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Machine Learning as a Service: Challenges and Opportunities

Author | Dr. Shou-de Lin, Chief Machine Learning Scientist, Appier

Businesses today are dealing with huge amounts of data and the volume is growing faster than ever. At the same time, the competitive landscape is changing rapidly and it’s critical for commercial organizations to make decisions fast. Business success comes from making quick, accurate decisions using the best possible information, such as with machine learning as a service.

Machine learning (ML) is a vital technology for companies seeking a competitive advantage, as it can process large volumes of data fast that can help businesses more effectively make recommendations to customers, hone manufacturing processes, or anticipate changes to a market, for example.

Machine Learning as a Service (MLaaS) is defined in a business context as companies designing and implementing ML models that will provide a continuous and consistent service to customers. This is critical in areas where customer needs and behaviors change rapidly. For example, this year people have changed how they shop, work, and socialize as a direct result of the COVID-19 pandemic and businesses have had to shift how they service their customers to meet their needs.

This means that the technology they are using to gather and process data also needs to be flexible and adaptable to new data inputs, allowing businesses to move fast and make the best decisions.

One current challenge of taking ML models to machine learning as a service has to do with how we currently build ML models and how we teach future ML talent to do it. Most research and development of ML models focuses on building individual models that use a set of training data (with pre-assigned features and labels) to deliver the best performance in predicting the labels of another set of data (normally we call it testing data). However, if we’re looking at real-world businesses trying to meet the ever-evolving needs of real-life customers, the boundary between training and testing data becomes less clear. The testing or prediction data for today can be exploited as the training data to create a better model in the future.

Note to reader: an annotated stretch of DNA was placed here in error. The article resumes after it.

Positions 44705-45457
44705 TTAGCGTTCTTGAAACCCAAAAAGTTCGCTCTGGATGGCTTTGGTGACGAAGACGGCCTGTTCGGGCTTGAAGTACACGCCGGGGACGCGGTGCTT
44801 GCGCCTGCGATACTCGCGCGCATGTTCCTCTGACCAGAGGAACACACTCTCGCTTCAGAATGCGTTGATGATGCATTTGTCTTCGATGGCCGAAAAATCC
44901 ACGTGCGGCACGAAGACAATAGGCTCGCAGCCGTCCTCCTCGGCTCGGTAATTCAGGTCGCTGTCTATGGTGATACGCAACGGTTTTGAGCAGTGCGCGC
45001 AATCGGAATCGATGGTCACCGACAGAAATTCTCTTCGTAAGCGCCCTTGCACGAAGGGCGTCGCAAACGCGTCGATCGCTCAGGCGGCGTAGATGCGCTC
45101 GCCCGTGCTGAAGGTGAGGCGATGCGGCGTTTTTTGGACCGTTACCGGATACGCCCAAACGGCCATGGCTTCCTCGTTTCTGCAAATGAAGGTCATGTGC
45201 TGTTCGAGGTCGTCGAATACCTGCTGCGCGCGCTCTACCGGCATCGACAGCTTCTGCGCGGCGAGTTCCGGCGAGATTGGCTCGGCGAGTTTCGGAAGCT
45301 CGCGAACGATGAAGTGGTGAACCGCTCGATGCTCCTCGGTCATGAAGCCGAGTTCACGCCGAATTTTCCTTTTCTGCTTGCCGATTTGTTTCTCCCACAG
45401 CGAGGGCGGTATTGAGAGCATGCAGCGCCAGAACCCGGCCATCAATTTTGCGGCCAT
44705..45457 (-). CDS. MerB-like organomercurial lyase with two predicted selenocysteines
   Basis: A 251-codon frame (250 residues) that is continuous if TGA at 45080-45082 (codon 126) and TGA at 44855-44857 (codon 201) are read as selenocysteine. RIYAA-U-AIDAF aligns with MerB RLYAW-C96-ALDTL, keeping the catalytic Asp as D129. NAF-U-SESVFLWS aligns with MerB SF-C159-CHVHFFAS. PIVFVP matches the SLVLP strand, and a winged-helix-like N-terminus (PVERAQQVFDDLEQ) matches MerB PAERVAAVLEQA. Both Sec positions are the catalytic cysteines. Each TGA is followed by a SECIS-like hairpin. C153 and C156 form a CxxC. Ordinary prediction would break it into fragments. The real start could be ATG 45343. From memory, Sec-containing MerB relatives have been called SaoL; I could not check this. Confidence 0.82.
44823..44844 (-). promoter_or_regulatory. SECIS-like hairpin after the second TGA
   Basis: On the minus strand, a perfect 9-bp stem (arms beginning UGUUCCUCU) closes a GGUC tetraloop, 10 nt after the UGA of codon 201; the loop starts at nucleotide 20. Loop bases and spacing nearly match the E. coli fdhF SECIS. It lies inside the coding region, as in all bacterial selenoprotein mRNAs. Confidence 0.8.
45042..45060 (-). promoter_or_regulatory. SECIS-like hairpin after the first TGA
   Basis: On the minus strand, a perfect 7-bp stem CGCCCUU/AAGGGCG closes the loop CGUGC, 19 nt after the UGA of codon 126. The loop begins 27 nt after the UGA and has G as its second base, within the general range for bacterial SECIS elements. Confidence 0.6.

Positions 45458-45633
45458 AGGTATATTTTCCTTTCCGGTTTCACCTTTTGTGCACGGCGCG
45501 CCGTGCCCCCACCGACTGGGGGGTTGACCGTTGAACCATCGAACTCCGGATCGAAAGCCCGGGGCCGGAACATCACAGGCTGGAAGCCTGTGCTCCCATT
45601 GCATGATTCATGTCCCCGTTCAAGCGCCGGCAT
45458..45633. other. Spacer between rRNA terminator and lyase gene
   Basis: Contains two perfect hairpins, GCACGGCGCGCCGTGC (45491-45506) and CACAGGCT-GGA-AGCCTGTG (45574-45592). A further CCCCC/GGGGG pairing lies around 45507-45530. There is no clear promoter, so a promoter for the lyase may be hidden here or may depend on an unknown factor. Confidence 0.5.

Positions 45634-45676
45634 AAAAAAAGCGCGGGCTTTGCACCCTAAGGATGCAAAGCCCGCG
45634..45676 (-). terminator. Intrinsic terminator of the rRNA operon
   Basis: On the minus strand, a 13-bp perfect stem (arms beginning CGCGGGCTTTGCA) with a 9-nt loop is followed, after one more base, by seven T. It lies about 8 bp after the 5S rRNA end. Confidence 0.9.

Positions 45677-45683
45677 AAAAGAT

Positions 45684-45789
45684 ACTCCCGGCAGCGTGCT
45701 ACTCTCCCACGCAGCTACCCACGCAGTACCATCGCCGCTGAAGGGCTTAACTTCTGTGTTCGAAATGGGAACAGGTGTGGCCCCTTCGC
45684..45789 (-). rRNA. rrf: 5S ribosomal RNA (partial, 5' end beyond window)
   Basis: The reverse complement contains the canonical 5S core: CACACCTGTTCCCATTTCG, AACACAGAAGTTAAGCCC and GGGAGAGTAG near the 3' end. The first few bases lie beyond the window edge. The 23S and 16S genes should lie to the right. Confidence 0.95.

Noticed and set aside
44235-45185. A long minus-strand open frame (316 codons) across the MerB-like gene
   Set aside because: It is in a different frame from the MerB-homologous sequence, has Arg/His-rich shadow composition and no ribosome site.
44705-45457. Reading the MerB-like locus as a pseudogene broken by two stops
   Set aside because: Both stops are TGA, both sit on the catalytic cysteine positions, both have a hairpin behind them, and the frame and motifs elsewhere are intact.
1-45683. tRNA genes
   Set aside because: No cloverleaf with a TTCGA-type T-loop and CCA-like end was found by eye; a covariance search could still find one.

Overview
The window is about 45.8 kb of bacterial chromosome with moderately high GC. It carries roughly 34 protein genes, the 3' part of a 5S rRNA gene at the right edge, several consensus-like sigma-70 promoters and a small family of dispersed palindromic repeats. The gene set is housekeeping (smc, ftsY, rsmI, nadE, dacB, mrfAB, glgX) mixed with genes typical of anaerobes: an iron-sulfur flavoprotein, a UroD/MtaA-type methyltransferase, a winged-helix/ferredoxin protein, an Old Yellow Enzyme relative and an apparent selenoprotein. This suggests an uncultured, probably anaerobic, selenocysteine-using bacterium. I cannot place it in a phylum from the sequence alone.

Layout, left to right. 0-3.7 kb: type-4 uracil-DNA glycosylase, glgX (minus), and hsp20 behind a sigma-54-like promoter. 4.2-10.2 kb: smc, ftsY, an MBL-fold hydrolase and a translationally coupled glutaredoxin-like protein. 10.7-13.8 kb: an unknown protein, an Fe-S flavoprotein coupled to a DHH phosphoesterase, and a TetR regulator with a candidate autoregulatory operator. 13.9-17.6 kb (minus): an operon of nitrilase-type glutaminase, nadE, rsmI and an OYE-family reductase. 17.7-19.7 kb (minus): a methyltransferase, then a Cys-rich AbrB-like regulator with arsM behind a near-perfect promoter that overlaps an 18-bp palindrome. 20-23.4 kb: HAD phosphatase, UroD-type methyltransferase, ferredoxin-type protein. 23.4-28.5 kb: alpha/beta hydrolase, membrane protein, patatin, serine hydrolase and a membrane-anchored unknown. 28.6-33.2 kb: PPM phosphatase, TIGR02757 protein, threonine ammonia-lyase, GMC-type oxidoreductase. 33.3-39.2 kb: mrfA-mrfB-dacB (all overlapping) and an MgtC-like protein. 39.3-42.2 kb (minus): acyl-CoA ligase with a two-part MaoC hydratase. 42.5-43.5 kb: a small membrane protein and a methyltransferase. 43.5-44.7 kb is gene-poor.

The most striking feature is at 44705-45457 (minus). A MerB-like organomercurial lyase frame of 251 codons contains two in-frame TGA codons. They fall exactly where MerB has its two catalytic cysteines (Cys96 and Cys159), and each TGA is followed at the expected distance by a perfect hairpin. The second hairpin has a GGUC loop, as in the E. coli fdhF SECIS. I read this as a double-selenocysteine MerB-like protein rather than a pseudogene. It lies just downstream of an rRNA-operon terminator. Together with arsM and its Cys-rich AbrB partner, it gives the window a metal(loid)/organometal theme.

Consequently, the data used for training a model will no doubt be imperfect for several reasons. Besides the fact that real-world data sources can be incomplete or unstructured (such as open answer customer questionnaires), they can come from a biased collection process. For instance, the data to be used for training a recommendation model are normally collected from the feedbacks of another recommender system currently serving online. Thus the data collected are biased by the online serving model.

Additionally, sometimes the true outcome we really care about is usually the hardest to evaluate. Let’s take digital marketing for eCommerce as an example. The most straightforward customer journey would be ‘click item, view item, add item to cart, purchase item’. However, the process is rarely this simple- people might look at an item several times on different devices, and they may remove it from the cart before putting it back in or abandon the purchase altogether. Usually, the actions in the deeper funnel (i.e. purchase) are much harder to obtain than the ones on the upper funnel. If an MLaSS model relies only on the simplest metrics (i.e. clicks and view), its suggestion (e.g. when to send out marketing messages) will not align with the ultimate business goal.

Finally, for a B2B AI company that provides machine learning as a service, they normally need to serve for thousands or even more customers from different domains. It means consistently there will be at least multi-thousand models serving online. Furthermore, for those models to consistently perform to meet ongoing and constantly shifting business goals, they need to be retrained or updated every day to keep up with evolving real-world scenarios. To achieve those goals, one needs to design not only an automated training pipeline but also to guarantee that models will have close to zero probability to converge to a bad local optimal.

Ensuring the overall stability and robustness of MLaaS models is critical. It is no doubt challenging and requires significant ongoing investment, research, and experimentation, but the rewards for businesses can be huge, allowing them to quickly adapt and pivot to changing business environments and allowing them to stay ahead of the game.

I look forward to addressing this topic further at ODSC APAC on December 9, 2020, during my talk, “Machine Learning as a Service: Challenges and Opportunities”.


* This article was originally published on Open Data Science.


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